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					Our Friend, the Semicolon

Our Friend, the Semicolon
Let’s begin with a simple sentence:

Grandma stays up too late.

Our Friend, the Semicolon
Now let’s expand on that a bit: Grandma stays up too late. She’s afraid she’s going to miss something. This is OK. Two independent ideas, separated by a period.

Our Friend, the Semicolon
What if we try to combine the two ideas? Grandma stays up too late, she’s afraid she’s going to miss something.
Something’s wrong. We connected two independent clauses with only a comma. The dreaded COMMA SPLICE!

Our Friend, the Semicolon
We could insert a coordinating conjunction:

Grandma is afraid she’ll miss something, so she stays up too late. This is better! Note the comma that accompanies the coordinating conjunction.

Our Friend, the Semicolon
We could also try subordinating one of these ideas: Grandma stays up too late because she’s afraid she’s going to miss something. Notice that the comma disappeared. One idea (the second one) now depends on the other; it has become a dependent clause.

Our Friend, the Semicolon
But let’s try something else.

Our Friend, the Semicolon
Let’s try using a semicolon in this sentence.

Grandma stays up too late she’s afraid she’s going to miss something.
Notice there is no conjunction used with this semicolon – either subordinating or coordinating. Just the semicolon, all by itself.

;

Our Friend, the Semicolon
Sometimes semicolons are accompanied by conjunctive adverbs – words such as however, moreover, therefore, nevertheless, consequently, as a result. Grandma is afraid she’s going to miss something; late.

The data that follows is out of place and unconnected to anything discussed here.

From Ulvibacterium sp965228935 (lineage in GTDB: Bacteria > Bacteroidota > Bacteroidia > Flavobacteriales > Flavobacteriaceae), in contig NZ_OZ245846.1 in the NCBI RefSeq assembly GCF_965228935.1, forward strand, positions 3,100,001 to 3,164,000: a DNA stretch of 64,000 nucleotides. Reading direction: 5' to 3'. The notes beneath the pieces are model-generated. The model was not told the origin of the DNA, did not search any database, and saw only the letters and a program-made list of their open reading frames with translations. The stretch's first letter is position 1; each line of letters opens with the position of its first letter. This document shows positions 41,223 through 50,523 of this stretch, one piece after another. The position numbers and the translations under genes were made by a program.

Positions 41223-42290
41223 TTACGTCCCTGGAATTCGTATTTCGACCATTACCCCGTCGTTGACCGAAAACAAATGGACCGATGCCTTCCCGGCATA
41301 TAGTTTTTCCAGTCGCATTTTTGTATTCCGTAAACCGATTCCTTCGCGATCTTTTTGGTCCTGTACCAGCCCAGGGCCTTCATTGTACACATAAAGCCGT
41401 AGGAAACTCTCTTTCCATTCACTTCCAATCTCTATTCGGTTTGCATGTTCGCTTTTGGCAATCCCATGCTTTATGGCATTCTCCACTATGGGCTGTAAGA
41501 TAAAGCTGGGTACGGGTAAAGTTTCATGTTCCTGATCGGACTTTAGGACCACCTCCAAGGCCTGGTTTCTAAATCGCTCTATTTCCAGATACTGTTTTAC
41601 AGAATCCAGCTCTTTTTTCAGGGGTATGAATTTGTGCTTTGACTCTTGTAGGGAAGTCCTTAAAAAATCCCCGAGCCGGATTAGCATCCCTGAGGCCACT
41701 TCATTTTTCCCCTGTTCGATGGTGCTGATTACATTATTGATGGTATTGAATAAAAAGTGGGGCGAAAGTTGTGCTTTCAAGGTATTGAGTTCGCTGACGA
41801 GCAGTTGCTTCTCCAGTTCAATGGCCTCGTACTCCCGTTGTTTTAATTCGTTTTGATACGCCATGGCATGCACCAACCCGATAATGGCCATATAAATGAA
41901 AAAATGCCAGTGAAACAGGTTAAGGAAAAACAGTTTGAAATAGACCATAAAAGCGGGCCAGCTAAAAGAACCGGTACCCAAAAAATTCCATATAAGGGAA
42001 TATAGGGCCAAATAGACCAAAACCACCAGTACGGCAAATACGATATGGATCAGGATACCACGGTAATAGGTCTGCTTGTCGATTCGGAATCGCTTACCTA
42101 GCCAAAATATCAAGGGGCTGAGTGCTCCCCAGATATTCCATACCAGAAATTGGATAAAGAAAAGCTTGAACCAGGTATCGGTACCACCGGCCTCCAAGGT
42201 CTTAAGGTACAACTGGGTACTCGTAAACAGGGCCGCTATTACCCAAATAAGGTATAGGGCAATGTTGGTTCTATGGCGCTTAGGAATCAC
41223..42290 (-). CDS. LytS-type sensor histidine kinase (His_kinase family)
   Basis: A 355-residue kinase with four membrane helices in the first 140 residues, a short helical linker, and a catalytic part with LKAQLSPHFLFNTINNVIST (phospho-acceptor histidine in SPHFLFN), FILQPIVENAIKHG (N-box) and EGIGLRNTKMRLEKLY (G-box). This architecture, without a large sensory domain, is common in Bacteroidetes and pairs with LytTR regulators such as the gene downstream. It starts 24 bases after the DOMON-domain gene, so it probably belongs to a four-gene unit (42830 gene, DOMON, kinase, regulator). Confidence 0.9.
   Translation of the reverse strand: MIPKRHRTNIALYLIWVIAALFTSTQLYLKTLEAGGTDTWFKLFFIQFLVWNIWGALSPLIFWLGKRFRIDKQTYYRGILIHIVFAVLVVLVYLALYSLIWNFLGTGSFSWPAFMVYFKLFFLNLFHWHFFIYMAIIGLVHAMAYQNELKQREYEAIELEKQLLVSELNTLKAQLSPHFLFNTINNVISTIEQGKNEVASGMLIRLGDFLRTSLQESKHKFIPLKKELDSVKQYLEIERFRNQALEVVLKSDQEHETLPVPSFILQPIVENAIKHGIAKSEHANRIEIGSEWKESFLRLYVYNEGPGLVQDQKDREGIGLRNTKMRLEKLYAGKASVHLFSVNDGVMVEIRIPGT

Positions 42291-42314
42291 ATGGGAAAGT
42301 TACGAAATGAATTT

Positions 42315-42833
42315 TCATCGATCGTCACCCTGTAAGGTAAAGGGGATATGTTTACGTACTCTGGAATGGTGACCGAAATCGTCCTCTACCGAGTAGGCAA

as a result, she stays up too

Our Friend, the Semicolon
Notice the pattern:

; as a result,
semicolon + conjunctive adverb + comma

This is a typical construction with semicolons.

Our Friend, the Semicolon
There is one other use of the semicolon: to help us sort out monster lists, like this one:

The committee included Peter Wursthorn, Professor of Mathematics, from Marlborough, Connecticut, Virginia Villa, Professor of English, from Hartford, Connecticut, Paul Creech, Director of Rad-Tech, from Essex, Connecticut, and Joan Leach, Professor of Nursing, from Farmington, Connecticut.

Our Friend, the Semicolon
Be careful where you insert semicolons in this sentence.
The committee included Peter Wursthorn, Professor of

Mathematics, from Marlborough, Connecticut; Virginia
Villa, Professor of English, from Hartford, Connecticut ; Paul Creech, Director of Rad-Tech, from Essex, Connecticut ; and Joan Leach, Professor of Nursing, from Farmington, Connecticut.

Our Friend, the Semicolon
Now you know everything you’ll ever need to know about using semicolons!

This PowerPoint presentation was created by Charles Darling, PhD Professor of English and Webmaster Capital Community College Hartford, Connecticut copyright November 1999


				
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posted:8/28/2009
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